Derick Markwell


Managing Director, TENSA Equipment; BE (Civil), University of Queensland

There are an average of three fatalities from crane accidents in Australia every year, as well as many more injuries and near misses to people in the vicinity of crane loads.

To address the issue, Derick Markwell and his team developed Roborigger, a crane device that allows riggers to orient and rotate loads from a safe distance.

Roborigger attaches at the end of a crane hook and uses gyroscopic and inertial forces to accurately rotate and orient crane loads, removing the need for workers to be in the vicinity of the load during the potentially dangerous orientating and lowering phases. Its wireless release hook prevents accidental release of loads through a three-factor process. It also features an in-built camera and load cell.

"Roborigger allows the lifted loads to be oriented and disconnected remotely so people don’t need to be in the vicinity of the loads."

It was for offshore wind projects that Markwell first recognised the need for Roborigger. At first, he said, he thought the problem was keeping turbine blades stationary in the North Sea. But as he and his team spoke to more people, they realised there were more pertinent issues closer to home.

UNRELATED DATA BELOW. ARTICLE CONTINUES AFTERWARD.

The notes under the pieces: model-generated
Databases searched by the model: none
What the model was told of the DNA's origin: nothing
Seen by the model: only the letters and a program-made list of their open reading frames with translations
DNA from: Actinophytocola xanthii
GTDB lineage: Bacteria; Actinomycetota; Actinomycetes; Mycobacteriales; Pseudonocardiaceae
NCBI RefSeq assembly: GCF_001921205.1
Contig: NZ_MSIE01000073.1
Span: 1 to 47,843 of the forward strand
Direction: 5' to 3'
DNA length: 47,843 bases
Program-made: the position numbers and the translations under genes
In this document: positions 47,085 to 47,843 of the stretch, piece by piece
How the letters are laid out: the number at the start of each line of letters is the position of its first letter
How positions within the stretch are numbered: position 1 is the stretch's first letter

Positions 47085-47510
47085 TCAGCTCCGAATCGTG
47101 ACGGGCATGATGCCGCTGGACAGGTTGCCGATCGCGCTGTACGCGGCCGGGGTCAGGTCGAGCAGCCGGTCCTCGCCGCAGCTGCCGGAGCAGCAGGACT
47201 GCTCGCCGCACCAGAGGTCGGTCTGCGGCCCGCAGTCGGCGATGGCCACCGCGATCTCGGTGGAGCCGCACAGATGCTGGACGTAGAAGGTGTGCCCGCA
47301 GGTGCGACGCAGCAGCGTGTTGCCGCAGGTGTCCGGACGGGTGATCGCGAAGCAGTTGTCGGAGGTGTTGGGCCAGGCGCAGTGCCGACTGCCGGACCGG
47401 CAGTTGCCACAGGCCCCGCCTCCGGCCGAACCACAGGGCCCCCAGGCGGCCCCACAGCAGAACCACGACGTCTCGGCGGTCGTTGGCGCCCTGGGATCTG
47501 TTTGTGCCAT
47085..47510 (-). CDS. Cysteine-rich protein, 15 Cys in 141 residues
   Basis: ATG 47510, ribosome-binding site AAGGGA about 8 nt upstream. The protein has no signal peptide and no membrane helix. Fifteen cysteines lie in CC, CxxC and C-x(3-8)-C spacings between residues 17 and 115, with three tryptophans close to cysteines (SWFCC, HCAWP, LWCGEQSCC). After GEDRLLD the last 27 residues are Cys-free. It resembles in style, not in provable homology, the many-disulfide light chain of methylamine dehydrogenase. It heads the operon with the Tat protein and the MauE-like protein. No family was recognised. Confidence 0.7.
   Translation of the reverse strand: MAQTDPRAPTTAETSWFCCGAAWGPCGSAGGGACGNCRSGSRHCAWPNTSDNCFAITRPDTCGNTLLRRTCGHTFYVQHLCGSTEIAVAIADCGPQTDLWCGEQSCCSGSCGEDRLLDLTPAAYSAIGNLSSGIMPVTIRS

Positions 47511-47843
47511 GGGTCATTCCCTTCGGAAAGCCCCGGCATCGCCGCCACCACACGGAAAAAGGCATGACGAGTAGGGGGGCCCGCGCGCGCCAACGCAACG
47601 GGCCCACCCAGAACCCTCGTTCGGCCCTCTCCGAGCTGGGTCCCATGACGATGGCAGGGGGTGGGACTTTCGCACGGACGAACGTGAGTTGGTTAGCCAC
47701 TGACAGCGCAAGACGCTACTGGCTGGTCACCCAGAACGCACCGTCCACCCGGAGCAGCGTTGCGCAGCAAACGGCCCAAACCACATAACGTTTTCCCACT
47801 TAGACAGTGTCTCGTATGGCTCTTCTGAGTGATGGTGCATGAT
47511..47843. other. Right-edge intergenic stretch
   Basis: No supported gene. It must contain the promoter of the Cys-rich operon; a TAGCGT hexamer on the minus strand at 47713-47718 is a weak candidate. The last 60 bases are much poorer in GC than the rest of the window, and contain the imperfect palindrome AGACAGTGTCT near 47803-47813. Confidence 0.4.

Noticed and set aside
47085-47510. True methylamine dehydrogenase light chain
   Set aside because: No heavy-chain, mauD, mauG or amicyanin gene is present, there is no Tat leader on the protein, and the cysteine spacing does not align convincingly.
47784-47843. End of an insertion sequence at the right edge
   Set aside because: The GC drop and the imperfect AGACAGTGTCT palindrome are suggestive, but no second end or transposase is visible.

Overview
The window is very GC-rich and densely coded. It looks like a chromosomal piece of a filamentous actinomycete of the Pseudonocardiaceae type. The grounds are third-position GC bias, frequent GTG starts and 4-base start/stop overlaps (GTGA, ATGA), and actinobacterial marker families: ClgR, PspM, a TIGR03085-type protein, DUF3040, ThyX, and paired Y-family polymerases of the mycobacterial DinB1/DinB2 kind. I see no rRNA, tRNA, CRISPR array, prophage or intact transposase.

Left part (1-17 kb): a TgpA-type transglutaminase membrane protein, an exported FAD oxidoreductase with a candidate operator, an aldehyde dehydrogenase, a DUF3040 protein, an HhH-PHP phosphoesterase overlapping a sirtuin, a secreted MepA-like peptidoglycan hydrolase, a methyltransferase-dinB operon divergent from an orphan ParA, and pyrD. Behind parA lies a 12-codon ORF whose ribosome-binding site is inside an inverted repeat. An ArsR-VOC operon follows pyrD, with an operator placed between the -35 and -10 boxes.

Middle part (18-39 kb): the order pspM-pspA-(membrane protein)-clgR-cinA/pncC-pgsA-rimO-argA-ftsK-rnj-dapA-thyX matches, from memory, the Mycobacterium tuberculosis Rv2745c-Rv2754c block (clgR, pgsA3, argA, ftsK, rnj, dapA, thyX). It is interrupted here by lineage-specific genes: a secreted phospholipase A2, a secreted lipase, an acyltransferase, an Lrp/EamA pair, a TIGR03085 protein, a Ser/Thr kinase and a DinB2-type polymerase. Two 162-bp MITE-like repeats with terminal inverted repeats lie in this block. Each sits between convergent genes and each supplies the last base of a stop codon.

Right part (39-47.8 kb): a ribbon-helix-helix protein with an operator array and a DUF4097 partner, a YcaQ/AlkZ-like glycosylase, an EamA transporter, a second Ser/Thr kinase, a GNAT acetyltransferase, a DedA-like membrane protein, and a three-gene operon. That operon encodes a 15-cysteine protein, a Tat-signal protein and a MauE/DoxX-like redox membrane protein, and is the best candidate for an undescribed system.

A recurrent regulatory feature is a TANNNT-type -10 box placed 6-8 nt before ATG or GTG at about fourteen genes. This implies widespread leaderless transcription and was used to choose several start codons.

“We knew we had to find a way to keep people away from the loads,” Markwell said.

Their focus moved to the tower crane market, which faces significant safety and operational issues from hard-to-control loads spinning in the wind.

Throughout the device’s development and commercial deployment, Markwell and his team have collaborated directly with end users. The project gained industry recognition after being awarded National Energy Resources Australia’s Innovation Vouchers program and was granted the Innovation Connections grant for its collaboration with Curtin University.

In 2017, TENSA entered into a development agreement with Multiplex to develop and trial Roborigger at their construction sites.

Over the past year, TENSA has tested and refined Roborigger, and, since December 2018, it has been used commercially on a major Perth construction site.

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